Nisa is as enigmatic and charming as Marjorie Shostak suggests; each chapter features an anthropological view of the !Kung people, focusing on topics ranging from birth to marriage to aging and death, as well as a narrative from Nisa's point of view on the same topic. By writing this way, Shostak crafted a generalization of !Kung life that meshes beautifully with Nisa's personal experiences that sometimes match the generalization but more often than not depart from it, providing readers with a ...more
Sep 04, 2013 rated it it was amazing
I don't read a lot of non-fiction but I'm glad that when I do it's as good as Nisa. I read this for a cultural anthropology class so the addition of lectures with the book really gave me a further understanding and clearer perspective of what goes on in the book. It was a very interesting glimpse at the hunting and gathering lifestyle in that it gives us, the readers, an idea of life before agriculture and shows us that really we are not more sophisticated or better than our ancestors in a lot o ...more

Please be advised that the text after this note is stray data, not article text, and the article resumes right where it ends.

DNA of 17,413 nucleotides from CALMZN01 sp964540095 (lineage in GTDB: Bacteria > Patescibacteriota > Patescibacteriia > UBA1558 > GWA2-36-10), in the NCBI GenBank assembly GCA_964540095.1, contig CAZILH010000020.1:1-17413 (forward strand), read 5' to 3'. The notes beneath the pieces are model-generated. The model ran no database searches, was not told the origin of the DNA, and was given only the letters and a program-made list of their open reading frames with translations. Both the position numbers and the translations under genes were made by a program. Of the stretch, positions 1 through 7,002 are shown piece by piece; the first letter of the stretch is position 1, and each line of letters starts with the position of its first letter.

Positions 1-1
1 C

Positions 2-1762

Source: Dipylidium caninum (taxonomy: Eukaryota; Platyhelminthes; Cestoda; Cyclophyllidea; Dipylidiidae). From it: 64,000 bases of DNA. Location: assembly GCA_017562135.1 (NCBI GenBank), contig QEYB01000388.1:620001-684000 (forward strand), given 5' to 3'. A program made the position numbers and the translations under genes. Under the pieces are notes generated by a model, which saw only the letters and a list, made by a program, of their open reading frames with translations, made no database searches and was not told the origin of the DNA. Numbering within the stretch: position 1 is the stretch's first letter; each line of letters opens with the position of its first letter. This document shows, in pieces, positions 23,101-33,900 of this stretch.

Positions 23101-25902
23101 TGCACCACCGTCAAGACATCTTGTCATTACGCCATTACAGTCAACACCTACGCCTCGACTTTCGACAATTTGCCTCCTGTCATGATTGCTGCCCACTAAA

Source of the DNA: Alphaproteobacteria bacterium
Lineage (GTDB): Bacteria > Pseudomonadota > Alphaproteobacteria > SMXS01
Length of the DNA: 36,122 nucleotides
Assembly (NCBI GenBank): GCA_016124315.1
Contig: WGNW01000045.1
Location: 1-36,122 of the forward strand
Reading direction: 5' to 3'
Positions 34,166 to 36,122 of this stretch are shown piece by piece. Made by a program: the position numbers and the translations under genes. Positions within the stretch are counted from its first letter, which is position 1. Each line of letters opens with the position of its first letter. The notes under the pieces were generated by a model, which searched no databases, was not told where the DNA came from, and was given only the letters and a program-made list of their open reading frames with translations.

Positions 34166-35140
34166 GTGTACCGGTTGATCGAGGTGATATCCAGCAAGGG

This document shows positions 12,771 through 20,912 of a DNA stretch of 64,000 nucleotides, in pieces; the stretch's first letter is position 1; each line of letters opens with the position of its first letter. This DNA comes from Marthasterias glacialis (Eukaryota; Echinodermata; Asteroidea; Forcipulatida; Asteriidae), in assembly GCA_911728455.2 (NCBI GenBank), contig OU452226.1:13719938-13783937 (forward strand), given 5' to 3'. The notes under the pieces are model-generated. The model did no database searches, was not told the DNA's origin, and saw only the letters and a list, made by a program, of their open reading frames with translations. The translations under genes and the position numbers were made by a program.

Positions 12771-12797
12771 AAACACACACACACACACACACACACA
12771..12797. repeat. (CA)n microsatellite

Nov 29, 2018 rated it really liked it
I really enjoyed this book because it highlights how the reader's understanding of anthropology may differ from the anthropologist's meaning. Each chapter included a summary of a topic by the author, and then Nisa's recollections about that aspect of her life.

So when anthropologists say that the women are pretty equal and can choose who and when to marry, that gives you one idea. Then you see that the pressure to marry is pretty overwhelming and ever-present (even though a !Kung woman can live
Steve Carter
Jun 02, 2018 rated it really liked it
Nisa: The Life and Words of a !Kong Woman
By Marjorie Shostak

This book from 1981 is made up of interviews that the author had with a African tribal woman who was of people who were still involved with lives of hunter-gathering. I read it because I was curious about what life was like before agriculture, before work, and everything that came with all that more recent development of humankind.
They really didn’t have a bad life. The time put into hunting and gathering it minimal, not even every day.
Feb 28, 2012 added it
Marjorie Shostak was an anthropologist studying the women of the !Kung hunter-gatherers on the edge of the Kalahari in the 1960's and 1970's.

This book is the result of her interviews with one of those women, Nisa It is Nisa's life story as told to Marjorie in conversations that took place over a period of many years, left off, to be taken up again during Marjorie's next visit.